Nonmelanoma Skin Cancer Treatment
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If caught early, most nonmelanoma skin cancers (NMSC), like basal cell carcinoma and squamous cell carcinoma, can be successfully treated.
Depending on the tumor's level of growth at diagnosis and its type, treatment options will vary.
At UM Greenebaum Comprehensive Cancer Center (UMGCCC), our team of skin cancer specialists offer a wide array of options for patients facing both NMSC and melanoma.
For nonmelanoma skin cancer our treatments include:
Skin Cancer Surgery
Surgically removing the tumor is typically the treatment for about 90 percent of nonmelanoma skin cancer cases.
Most NMSC can be removed by surgery in which the tumor and some of the healthy tissue surrounding it is cut away.
Depending on the size and location of the tumor, this may be done in the physician’s office or in an operating room. The chance of the cancer coming back after being surgically removed is less than 1 in 10.
Mohs Micrographic Surgery
While the majority of NMSC can be removed conventionally, doctors recommend Mohs micrographic surgery (MMS), the most accurate skin tumor removal technique, in some specific situations. These include tumors that are:
- In cosmetically sensitive areas
- In areas with high likelihood of recurrence, such as those on the mid-face and ears
- Larger than 2 centimeters or with ill-defined borders
- More aggressive
With MMS, a series of horizontal sections of the tumor are removed. After each piece is removed, its margins are checked under a microscope. If they contain cancer cells, another section is removed and evaluated until the entire tumor is removed.
The goal of MMS is to completely remove the tumor while preserving as much healthy tissue as possible.
UMMC's Department of Dermatology offers this surgery. Learn more about Mohs Surgery for Skin Cancer Treatment.
To schedule an appointment or learn more about MMS, call 667-214-1195.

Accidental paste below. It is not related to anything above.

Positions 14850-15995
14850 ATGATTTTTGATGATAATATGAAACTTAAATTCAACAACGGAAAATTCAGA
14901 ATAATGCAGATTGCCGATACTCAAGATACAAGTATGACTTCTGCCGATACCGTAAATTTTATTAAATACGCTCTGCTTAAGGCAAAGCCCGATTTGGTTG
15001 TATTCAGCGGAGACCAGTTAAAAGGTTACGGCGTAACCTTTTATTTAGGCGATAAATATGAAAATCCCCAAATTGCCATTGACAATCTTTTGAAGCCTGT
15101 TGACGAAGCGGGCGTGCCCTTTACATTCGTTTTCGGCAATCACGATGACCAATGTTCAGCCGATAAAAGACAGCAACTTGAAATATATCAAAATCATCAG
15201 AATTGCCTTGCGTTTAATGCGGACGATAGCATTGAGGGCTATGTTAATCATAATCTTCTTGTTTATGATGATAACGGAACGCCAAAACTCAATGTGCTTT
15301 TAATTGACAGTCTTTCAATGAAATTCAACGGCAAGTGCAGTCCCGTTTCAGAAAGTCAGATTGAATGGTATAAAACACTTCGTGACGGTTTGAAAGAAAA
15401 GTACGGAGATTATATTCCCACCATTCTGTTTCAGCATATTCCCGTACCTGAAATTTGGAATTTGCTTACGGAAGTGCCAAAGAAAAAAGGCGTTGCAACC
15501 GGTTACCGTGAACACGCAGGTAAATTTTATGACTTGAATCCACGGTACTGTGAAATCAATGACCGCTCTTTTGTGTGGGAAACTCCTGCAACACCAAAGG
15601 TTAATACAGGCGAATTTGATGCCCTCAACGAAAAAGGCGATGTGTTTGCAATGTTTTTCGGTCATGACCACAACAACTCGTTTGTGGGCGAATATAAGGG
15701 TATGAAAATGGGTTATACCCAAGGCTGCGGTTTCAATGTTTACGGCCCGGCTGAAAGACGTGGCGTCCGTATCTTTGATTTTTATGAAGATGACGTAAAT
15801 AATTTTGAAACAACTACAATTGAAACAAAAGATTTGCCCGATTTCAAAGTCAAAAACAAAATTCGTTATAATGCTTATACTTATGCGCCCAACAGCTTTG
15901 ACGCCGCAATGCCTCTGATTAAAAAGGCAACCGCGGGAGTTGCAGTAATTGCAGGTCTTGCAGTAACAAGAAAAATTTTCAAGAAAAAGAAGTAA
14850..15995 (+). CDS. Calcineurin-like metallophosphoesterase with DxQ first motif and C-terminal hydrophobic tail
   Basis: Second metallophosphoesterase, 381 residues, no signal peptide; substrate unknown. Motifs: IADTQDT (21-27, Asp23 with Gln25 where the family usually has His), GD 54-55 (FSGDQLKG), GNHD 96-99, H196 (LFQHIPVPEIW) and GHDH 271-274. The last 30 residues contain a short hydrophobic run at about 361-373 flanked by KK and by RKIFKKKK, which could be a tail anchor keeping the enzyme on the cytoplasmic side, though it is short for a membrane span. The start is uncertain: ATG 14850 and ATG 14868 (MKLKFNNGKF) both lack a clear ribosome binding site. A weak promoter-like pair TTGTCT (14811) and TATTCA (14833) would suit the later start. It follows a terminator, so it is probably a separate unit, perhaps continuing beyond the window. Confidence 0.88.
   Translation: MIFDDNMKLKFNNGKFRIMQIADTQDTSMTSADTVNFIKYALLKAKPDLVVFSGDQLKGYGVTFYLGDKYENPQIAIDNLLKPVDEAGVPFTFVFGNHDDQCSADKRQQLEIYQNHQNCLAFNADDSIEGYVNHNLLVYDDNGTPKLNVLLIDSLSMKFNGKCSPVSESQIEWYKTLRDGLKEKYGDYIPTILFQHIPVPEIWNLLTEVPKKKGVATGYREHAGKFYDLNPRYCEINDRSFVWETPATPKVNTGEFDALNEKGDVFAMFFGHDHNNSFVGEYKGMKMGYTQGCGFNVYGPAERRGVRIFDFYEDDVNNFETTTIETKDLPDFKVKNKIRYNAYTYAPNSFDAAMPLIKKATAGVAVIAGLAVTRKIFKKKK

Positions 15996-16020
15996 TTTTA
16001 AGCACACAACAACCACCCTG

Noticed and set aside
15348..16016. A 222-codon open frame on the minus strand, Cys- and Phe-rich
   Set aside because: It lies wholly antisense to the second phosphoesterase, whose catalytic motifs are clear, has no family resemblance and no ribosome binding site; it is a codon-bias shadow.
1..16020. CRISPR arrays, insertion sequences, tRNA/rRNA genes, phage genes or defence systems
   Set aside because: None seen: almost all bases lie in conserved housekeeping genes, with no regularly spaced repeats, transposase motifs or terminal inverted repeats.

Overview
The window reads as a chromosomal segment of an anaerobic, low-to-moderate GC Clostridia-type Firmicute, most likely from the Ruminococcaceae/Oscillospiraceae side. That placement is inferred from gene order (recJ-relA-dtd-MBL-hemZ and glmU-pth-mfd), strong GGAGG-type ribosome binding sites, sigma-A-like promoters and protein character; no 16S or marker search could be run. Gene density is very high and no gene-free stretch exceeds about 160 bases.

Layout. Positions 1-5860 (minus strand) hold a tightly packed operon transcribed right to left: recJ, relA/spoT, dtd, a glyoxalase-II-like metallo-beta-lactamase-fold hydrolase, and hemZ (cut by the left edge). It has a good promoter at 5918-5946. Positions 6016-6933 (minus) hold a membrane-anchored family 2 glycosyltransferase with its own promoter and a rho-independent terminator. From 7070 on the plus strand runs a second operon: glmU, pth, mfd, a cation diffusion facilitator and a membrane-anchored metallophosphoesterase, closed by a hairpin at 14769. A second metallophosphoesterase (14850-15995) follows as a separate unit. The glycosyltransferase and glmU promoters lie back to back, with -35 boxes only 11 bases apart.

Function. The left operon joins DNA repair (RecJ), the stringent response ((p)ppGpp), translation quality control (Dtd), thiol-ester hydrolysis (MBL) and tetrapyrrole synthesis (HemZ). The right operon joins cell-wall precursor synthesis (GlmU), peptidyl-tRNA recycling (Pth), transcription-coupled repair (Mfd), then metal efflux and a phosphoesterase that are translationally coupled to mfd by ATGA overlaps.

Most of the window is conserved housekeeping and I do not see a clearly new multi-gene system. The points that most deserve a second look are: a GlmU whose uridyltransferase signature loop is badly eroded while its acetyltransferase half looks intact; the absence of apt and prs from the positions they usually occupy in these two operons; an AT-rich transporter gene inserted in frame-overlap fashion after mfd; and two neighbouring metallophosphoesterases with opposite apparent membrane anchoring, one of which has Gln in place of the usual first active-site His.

Curettage and Electrodesiccation
Curettage and electrodesiccation is an additional surgical technique for removing NMSC that affects only a small portion of the skin. A curette, which is a cutting device, is used to scrape away the tumor cells. Then, an electrical current is used to kill the surrounding cells.
This is usually repeated two or three times until the entire tumor is gone. This technique is only used for non-aggressive tumors on the surface of the skin.
Using high-energy X-rays to kill cancer cells is known as radiation therapy. Radiation may be used as the primary treatment for patients with NMSC, or it may be used in addition to surgery.
The decision to use radiation instead of surgery as the primary treatment for NMSC depends on the size and location of the tumor as well as other patient health factors. Radiation may also be used to treat more aggressive tumors that are invading nerves or lymph nodes.
For NMSC that affects only the very top of the skin or for actinic keratoses, which have the potential to develop into squamous cell carcinoma, a topical medication called Fluorouracil may be used as a chemotherapy.
Unlike standard chemotherapy infused through an IV, this medicine is applied directly onto the skin for 4-6 weeks.
Another topical therapy is Imiquimod, which helps the patient’s immune system respond to the tumor. Imiquimod is used for superficial basal cell carcinoma, noninvasive squamous cell carcinoma and actinic keratoses.
For more information or to make an appointment with one of our specialists, call 667-214-1195.